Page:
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The Gods Have Returned in Circe

Updated on June 5, 2018
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Avid reader and writer, sustained by a carefully nurtured coffee habit.

The Odyssey

You remember the story of Odysseus, right?

It began with a woman he had sworn to defend, and a call to arms that had him attempt to prove he had lost his mind so he wouldn't have to go. An oracle had told him that if he went to war it would be a long time before he returned. But his ruse is exposed and he is thrown into The Trojan War. Favoured by the Goddess Athena for his cunning and intellect, Odysseus was good at war.

It would take him ten years to get home, as chronicled in The Odyssey, and he would encounter many obstacles before he would be able to return and reclaim his throne and rightful place as King.

But when he landed on an island, far from home and with a ship full of exhausted and worn-out men, he encountered the witch Circe and stayed for a year.

Circe by Madeline Miller

In Circe, you'll find out how Odysseus spent that year and so much more. How she grew up in the halls of the Gods, how her brothers and sisters, mother and father, thought of her. The life of a goddess child, without the voice of her Nymph mother, or any perceivable powers. With golden eyes, she would look at the world around her and fall in love with mortals.

And it would be a mortal that led her to her true power. When she cast a dark spell Zeus would banish her to a remote island. Where she would finally discover how much power she truly had.

From books to eBooks, The Odyssey is the story of Odysseus' journey home. And Circe is the story of the witch he spent a year on an island with.
From books to eBooks, The Odyssey is the story of Odysseus' journey home. And Circe is the story of the witch he spent a year on an island with.

"I would say, some people are like constellations that only touch the earth for a season."

— Madeline Miller, Circe

A Beautifully Written Tale

The writing has a beauty all of its own, the flow and rhythm keep you turning the page almost as much as the desire to know what comes next. Without complication it allows you to move through the story as if you were there with the characters, watching their every move and open to the possibility that the Gods might smile down on you just for reading.

There is a warmth to the writing that conjures up images of warm beaches and foamy waves. An eternity on an island in a book.

Eager to learn what else Madeline Miller had written I discovered two more tales.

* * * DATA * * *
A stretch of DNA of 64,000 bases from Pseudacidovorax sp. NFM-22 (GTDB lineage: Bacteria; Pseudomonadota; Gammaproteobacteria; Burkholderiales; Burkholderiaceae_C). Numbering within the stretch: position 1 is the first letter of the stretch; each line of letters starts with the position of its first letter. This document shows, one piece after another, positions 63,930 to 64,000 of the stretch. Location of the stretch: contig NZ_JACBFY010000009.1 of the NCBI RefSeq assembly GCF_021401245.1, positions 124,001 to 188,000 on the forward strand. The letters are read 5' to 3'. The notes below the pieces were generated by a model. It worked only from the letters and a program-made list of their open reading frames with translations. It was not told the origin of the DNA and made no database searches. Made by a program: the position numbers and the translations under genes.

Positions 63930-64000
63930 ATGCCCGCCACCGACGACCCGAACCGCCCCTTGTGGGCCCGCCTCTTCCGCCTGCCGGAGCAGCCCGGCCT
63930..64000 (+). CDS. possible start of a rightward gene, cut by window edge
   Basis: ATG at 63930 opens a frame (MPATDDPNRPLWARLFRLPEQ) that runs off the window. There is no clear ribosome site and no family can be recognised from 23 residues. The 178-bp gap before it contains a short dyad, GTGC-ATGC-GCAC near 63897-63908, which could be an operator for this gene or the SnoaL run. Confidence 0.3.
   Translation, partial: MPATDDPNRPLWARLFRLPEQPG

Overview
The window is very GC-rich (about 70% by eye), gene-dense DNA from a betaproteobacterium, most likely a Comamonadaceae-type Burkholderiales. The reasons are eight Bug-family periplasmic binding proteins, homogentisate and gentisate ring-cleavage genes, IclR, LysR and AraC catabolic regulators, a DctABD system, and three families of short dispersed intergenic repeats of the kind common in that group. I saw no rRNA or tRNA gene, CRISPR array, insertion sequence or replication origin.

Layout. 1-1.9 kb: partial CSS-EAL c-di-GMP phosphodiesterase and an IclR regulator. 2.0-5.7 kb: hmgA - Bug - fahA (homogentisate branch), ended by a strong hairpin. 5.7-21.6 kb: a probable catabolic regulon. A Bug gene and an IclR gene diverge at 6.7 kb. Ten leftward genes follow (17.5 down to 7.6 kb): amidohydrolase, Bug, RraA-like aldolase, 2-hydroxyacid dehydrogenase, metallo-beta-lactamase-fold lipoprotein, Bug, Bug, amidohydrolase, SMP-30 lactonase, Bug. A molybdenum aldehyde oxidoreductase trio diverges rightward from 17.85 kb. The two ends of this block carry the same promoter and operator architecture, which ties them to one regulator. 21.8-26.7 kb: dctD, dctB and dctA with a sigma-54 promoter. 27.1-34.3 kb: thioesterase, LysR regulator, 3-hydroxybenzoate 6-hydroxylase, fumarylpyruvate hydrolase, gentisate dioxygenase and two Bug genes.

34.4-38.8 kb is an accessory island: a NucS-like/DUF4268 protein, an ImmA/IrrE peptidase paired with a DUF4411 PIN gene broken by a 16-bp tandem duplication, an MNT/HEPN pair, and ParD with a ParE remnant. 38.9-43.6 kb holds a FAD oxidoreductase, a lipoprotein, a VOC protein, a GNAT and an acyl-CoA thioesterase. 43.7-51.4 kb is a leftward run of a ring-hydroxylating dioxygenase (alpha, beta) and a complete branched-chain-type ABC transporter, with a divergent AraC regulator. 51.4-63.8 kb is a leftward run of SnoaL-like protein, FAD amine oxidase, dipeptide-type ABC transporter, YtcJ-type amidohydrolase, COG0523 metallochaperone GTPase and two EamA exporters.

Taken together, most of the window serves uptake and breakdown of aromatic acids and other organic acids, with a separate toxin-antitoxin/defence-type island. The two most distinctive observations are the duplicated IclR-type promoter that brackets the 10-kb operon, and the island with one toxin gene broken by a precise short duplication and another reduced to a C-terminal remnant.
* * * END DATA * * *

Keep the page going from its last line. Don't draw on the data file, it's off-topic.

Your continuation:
More by Madeline Miller

  • The Song of Achilles A retelling of the Trojan War through the eyes of Achilles lover and friend. A love story, an adventure, and a tale of Gods and Kings.
  • Galatea is the story of a skilled marble sculptor blessed by a goddess. And his wife, Galatea, who was a sculptor brought to life by the goddess. Expected to be obedient and show humility she uses her beauty to manipulate and ends up locked away by her husband. But in order to rescue her daughter, she must break free.

Where will your next book take you?


Sorcery cannot be taught. You find it yourself, or you do not.

— ― Madeline Miller, Circe

Gods and Monsters and Mortals

One of my favourite things, when I was a kid, was the monsters in movies. The stop-gap animation and the wild creatures that just didn't exist in real life. The Cyclops, the Centar, the Creatures from the Deep, and the Skeletons that rose from the graves to fight the Hero. All those magical scenarios and impossible dreams on the screen in front of you, in stories like Ali Baba and the Forty Thieves, Sinbad Sails the Seven Seas, Jason and the Argonauts, and Clash of the Titans that never seem to be brought back to life with the same passion in the remakes.

And this is what I love about Circe, the book has a way of taking you back to those movies. Those rainy Sunday afternoons you spent in front of the television watching old movies. The Gods and Monsters are there and they're believable. The heroes are there too, but they're not always who you think.

The sound of the ocean, the taste of the fruit, even the creek of the wood of the deck, are waiting for you in Circe. But best of all, there is a love story that spans centuries and all the pleasure and pain, disappointment and joy that brings.

Which Book's Next?


© 2018 Cathy Hewitt


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